References

1.       T. Someya, T. Sakurai, H. Kawaguchi and T. Sekitani, “Large-area, flexible sensors for electronic artificial skins”, Oyo Buturi (The Japan Society of Applied Physics), 73 (2004) 610-614. (in Japanese).

2.       H. Shinoda, “Contact Sensing, a State of the Art”, J. Robotics Soc. Jpn., 20 (2002) 385-388. (in Japanese).

3.       M. Inoue, Y. Yamasaki, K. Suganuma, T. Kawasaki, T. Rokuhara, T. Miyashita and H. Ishiguro, “Development of super-flexible wires using conductive adhesives for artificial skin applications in robots and related equipments”, Proc. Polytronic 2005 (5th International Conference on Polymers and Adhesives in Microelectronics and Photonics) (2005) pp. 90-95.

4.       V. V. Kochervinskiĭ, “Piezoelectricity in Crystallizing Ferroelectric Polymers: Poly(vinylidene fluoride) and Its Copolymers”, Crystall. Reports, 48 (2003) 649-675.

5.       M. Inoue and K. Suganuma, “Effect of curing conditions on the electrical properties of isotropic conductive adhesives composed of an epoxy-based binder”, Solder and Surface Mount Technology, 18 (2006) 40-46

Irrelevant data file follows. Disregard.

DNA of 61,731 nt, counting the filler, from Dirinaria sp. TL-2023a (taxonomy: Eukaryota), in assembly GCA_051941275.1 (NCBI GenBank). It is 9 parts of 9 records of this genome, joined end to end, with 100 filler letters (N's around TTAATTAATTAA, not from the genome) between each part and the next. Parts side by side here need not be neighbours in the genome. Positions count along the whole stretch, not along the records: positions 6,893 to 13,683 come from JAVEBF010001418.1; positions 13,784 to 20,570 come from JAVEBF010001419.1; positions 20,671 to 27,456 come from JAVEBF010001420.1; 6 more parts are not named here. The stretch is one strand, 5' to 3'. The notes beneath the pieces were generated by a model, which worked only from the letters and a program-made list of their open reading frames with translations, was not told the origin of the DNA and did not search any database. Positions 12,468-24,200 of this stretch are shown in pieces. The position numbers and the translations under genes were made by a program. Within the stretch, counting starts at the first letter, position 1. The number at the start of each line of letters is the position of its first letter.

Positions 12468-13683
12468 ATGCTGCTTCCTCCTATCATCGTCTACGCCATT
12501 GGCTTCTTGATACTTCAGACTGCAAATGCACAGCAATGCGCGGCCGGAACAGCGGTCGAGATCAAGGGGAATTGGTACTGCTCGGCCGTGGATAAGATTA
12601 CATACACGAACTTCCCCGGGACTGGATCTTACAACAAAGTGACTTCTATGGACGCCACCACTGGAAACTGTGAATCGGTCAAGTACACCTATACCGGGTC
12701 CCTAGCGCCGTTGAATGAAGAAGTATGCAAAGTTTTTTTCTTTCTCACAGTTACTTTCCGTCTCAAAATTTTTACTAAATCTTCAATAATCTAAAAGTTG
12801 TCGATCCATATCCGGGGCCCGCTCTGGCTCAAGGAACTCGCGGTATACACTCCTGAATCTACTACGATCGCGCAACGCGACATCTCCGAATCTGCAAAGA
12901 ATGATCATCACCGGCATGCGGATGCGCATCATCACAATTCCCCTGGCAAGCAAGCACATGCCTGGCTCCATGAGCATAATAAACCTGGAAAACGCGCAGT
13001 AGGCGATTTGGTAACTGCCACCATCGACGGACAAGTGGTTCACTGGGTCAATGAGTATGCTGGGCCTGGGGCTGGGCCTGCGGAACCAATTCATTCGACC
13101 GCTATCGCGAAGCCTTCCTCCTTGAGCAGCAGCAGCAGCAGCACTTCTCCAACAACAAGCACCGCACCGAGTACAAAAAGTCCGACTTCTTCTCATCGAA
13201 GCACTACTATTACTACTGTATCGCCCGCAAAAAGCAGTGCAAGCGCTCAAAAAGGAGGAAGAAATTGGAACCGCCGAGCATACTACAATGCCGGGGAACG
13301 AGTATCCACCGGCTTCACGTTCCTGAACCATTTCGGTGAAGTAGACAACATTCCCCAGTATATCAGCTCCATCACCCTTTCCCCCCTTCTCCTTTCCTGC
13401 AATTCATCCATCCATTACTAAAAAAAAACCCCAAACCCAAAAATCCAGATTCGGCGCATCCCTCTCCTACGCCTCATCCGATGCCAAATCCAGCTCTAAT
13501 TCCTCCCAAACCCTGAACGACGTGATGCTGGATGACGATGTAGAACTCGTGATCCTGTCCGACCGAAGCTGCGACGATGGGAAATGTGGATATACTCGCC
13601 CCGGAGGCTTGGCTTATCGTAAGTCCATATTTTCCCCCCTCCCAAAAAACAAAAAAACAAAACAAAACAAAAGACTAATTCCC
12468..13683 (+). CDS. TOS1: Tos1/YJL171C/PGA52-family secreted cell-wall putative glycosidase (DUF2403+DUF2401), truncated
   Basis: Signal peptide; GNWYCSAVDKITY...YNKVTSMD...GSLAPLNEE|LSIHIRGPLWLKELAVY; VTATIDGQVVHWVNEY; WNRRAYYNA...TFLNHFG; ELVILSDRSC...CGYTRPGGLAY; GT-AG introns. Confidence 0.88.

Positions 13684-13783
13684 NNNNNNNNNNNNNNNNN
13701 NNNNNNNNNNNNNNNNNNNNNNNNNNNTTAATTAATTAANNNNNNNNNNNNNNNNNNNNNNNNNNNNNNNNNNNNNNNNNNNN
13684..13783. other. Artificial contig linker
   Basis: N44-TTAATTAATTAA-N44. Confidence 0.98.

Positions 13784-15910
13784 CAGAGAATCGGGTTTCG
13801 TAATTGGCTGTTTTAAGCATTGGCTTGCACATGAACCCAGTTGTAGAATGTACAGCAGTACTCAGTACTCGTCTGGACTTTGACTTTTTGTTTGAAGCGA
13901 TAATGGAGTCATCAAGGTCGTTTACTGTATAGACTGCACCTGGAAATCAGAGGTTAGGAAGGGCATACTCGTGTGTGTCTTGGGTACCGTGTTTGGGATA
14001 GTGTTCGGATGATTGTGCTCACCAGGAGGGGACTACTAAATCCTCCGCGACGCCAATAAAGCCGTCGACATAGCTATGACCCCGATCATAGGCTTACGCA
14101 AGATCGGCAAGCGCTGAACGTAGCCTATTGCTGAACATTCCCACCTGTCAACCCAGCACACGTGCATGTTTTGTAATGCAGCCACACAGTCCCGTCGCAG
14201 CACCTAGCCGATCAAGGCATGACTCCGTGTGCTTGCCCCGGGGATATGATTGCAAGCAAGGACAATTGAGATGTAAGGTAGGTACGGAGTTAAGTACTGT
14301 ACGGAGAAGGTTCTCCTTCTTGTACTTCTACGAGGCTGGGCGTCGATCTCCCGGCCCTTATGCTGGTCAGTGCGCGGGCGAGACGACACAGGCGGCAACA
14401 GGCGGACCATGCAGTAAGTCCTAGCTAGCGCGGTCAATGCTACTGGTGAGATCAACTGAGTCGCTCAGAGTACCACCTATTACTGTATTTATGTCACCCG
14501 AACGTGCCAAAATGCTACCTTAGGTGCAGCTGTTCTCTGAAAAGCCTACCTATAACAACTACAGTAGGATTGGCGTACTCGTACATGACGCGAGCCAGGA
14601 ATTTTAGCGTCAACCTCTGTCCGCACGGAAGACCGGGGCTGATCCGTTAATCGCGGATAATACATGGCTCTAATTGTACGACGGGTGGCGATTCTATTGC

A.      G. Kolbeck, “Failuer Modes in Piezoelectric Poly(Vinylidene Fluoride)”, Polymer Eng. Sci., 22 (1982) 444-450.

6.       G. Kolbeck, “Aging of Piezoelectricity in Poly(vinylidene fluoride)”, J. Polymer Sci., 20 (1982) 1987-2001.

Contact Details

Masahiro Inoue*, Hiroe Ssaki and Katsuaki Suganuma

The Institute of Scientific and Industrial Research (ISIR)
Osaka University, Ibaraki 567-0047
JAPAN

*E-mail: [email protected]

Takahiro Miyashita

Advanced Telecommunications Research Institute International,
Keihanna Science City 619-0288
JAPAN

Toshimi Kawasaki and Tetsuo Rokuhara

Togawa rubber Co. Ltd.
Nishi Ward, Osaka 550-0015
JAPAN

Hiroshi Ishiguro

Department of Adaptive Machine System
Osaka University, Suita 565-0871
JAPAN

This paper was also published in “Advances in Technology of Materials and Materials Processing Journal, 9[1] (2007) 49-54”.